Intervision Song Contest

The Intervision Song Contest (ISC) is an international song contest consisting of both Post-Soviet states and members of the Shanghai Cooperation Organisation. It was previously the Eastern Bloc equivalent to the Eurovision Song Contest. Its organiser was the Intervision, the network of Eastern Europe television stations. It took place mostly in the Forest Opera in Sopot, Poland.

Intervision Song Contest
Intervision logo.svg
One of several logos used by the Intervision Network between 1977–1980.
GenreSong contest
No. of episodes5 contests
Production companyIntervision
Original release
  • 24 August 1977; 43 years ago (1977-08-24)
  • 23 August 1980; 40 years ago (1980-08-23)
  • 28 August 2008; 12 years ago (2008-08-28)
  • 31 August 2008; 12 years ago (2008-08-31)
Preceded bySopot International Song Festival
Related showsEurovision Song Contest (1956–)

The ISC was organised between 1977 and 1980. It replaced the Sopot International Song Festival (Sopot ISF) that had been held in Sopot since 1961. In 1981 the ISC/Sopot ISF was cancelled because of the rise of the independent trade union movement, Solidarity, which was judged by other Eastern-bloc countries to be counter-revolutionary.


The first Sopot International Song Festival was initiated and organised in 1961 by Władysław Szpilman, assisted by Szymon Zakrzewski from Polish Artists Management (PAGART).[1] The first three editions were held in the Gdańsk Shipyard hall (1961–1963), after which the festival moved to the Forest Opera (Opera Lesna). The main prize has been Amber Nightingale through most of its history.

Between 1977 and 1980 it was replaced by the Intervision Song Contest, which was still held in Sopot. Unlike the Eurovision Song Contest, the Sopot International Music Festival often changed its formulas to pick a winner and offered many different contests for its participants. For example, at the 4th Intervision Song Festival (held in Sopot 20–23 August 1980) two competitions were effective: one for artists representing television companies, the other for those representing record companies. In the first the jury considered the artistic merits of the songs entered; while in the second, it judged the performers' interpretation.[2] The festival has always been open to non-European acts, and countries like Cuba, Dominican Republic, Mongolia, New Zealand, Nigeria, Peru, South Africa and many others have been represented in this event.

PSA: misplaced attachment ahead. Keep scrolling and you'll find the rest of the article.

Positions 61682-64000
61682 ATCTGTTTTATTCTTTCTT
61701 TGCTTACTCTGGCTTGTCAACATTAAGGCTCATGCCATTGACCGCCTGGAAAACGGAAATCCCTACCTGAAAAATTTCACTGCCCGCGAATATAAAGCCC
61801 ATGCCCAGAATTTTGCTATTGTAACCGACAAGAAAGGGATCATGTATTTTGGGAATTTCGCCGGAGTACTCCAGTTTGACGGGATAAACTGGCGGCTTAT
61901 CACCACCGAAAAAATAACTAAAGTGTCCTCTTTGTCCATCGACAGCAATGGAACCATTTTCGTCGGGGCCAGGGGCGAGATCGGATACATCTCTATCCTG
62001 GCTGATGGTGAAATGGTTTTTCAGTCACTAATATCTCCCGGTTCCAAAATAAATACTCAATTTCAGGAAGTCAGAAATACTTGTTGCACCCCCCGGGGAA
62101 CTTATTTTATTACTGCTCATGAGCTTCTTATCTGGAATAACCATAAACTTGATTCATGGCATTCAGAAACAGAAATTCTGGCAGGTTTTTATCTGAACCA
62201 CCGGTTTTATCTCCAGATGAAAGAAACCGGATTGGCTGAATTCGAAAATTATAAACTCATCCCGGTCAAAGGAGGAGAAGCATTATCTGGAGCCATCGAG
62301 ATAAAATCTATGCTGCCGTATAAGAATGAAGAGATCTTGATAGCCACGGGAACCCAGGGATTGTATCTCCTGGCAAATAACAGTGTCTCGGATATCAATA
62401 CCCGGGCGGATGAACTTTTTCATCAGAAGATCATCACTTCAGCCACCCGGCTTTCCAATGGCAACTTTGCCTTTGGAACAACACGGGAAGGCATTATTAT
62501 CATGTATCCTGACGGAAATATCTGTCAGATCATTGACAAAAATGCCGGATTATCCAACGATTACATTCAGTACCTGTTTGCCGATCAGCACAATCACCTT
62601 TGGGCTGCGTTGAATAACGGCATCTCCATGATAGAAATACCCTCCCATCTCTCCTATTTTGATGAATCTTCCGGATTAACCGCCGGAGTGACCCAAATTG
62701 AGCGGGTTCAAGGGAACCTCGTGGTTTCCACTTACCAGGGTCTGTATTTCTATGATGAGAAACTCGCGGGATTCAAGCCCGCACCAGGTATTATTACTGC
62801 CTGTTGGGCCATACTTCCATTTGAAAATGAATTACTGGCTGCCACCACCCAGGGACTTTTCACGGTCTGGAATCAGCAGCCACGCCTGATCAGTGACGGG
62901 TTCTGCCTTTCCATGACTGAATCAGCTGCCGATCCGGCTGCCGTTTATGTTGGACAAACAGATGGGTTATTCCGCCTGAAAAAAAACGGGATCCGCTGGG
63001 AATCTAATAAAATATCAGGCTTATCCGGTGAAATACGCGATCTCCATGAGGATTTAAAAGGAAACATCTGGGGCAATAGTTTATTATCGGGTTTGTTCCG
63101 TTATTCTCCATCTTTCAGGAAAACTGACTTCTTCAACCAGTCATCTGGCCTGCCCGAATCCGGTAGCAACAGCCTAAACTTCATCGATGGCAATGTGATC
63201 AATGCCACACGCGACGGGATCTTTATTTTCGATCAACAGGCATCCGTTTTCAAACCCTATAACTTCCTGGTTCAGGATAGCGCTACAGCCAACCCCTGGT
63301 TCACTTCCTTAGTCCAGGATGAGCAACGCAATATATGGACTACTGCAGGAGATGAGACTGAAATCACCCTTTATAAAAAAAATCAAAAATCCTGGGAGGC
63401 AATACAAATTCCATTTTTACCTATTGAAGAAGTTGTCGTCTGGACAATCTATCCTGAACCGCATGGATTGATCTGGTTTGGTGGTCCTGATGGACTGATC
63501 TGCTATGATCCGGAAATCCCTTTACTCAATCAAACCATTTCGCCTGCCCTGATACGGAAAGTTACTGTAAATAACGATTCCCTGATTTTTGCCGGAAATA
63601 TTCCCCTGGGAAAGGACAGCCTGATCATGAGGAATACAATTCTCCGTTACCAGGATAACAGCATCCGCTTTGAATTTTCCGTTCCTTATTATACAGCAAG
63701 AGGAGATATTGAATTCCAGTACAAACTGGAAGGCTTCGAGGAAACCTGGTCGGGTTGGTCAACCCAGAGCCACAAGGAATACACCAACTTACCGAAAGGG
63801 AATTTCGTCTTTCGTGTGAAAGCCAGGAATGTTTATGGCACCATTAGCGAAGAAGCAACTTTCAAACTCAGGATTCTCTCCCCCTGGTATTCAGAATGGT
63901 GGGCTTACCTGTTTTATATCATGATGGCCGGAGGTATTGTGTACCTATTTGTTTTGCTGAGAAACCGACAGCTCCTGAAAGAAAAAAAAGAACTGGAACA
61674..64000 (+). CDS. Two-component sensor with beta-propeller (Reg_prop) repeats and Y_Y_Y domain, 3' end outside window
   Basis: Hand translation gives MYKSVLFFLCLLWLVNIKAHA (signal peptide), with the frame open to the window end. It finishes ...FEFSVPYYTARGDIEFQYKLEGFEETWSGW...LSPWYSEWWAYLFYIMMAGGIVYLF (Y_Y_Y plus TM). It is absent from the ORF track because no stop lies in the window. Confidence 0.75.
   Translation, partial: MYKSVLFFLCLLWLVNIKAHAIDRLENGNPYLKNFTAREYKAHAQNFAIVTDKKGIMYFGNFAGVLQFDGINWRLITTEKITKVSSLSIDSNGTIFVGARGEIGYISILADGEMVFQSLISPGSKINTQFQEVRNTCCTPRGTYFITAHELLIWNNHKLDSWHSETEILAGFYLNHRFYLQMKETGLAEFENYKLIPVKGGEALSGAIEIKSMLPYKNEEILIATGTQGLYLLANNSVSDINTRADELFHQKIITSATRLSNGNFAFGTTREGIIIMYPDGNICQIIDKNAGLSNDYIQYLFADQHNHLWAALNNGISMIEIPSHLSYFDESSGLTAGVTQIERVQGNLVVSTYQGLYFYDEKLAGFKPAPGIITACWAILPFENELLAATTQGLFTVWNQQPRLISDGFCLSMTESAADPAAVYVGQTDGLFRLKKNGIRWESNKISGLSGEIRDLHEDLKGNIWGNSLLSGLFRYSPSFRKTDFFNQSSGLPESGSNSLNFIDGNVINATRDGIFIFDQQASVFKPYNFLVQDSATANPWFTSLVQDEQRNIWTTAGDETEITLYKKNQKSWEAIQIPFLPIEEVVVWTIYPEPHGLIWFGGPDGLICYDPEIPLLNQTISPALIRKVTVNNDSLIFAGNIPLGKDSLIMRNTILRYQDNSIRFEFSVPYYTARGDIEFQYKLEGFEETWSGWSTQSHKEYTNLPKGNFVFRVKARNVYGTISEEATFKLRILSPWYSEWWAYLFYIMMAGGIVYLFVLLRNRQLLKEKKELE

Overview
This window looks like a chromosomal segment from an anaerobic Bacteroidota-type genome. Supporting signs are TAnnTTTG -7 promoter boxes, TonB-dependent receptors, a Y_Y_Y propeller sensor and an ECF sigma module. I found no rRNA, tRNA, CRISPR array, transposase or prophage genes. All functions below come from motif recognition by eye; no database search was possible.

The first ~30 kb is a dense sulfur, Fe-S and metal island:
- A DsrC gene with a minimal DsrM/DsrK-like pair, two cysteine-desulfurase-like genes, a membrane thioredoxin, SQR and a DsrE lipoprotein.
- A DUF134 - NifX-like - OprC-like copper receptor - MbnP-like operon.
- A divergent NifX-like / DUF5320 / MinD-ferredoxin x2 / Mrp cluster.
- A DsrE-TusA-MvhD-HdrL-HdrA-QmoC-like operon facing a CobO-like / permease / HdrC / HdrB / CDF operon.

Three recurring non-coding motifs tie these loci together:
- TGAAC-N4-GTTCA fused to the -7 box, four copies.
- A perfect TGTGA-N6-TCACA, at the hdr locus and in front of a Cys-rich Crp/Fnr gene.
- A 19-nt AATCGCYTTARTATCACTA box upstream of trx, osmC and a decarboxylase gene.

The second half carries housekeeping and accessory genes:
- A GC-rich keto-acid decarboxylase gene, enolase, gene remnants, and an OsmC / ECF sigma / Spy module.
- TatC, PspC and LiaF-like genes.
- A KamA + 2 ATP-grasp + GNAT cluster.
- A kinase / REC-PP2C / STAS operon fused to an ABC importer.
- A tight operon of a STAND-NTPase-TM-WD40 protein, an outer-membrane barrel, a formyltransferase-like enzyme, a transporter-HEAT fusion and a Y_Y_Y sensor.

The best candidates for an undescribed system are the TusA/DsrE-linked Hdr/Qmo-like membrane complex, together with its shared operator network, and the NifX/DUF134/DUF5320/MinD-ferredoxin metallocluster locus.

The contest lost popularity in Poland and abroad in the 1980s, declining further during the 1990s, and the rather unconvincing organisations by TVP made the authorities of Sopot give the organization of the 2005 Sopot International Song Festival to a private TV channel, TVN. Since 1999, there was no contest. TVP chose to invite well-known artists instead, featuring the likes of Whitney Houston or The Corrs. In 2005, TVN was expected to bring the competition back. In 2006 TVN invited Elton John. The Sopot International Song Festival is usually considered bigger than the Benidorm International Song Festival because of its ability to attract star performers. In 2010 and 2011, the festival did not take place due to renovation of the Forest Opera. Since 2012, it is called Sopot Top Of The Top Festival and is broadcast annually by Polsat. The festival also provided opportunity to listen to international stars. In the past, it featured Charles Aznavour, Boney M, Johnny Cash, and more recently: Chuck Berry, Vanessa Mae, Annie Lennox, Vaya Con Dios, Chris Rea, Tanita Tikaram, La Toya Jackson, Whitney Houston, Kajagoogoo, and Goran Bregovic, Anastacia.

Attempted revivalEdit

In 2009, Russian prime minister Vladimir Putin proposed restarting the competition, this time between Russia, China and the Central Asian countries which are mostly members of the Shanghai Cooperation Organisation.[3][4] In May 2014, it was announced that the contest would return after a 34-year hiatus, featuring countries from the Commonwealth of Independent States, the Shanghai Cooperation Organisation and former Soviet Republics.[5]

The contest was scheduled to take place in October 2014 due to Russian anger at the "moral decay of the West", particularly in response to the 2014 Eurovision Song Contest winner Conchita Wurst. Moreover, the revival is seen as part of Vladimir Putin's "broader cultural diplomacy agenda".[6] Despite plans to stage the contest in both 2014 and 2015, the revival of the contest has been postponed.[7][8] Initial plans indicated that the competition would have taken place in Sochi with seven countries having declared their interest to compete: Kazakhstan, Kyrgyzstan, Russia, Tajikistan, Turkmenistan, China and Uzbekistan.[9]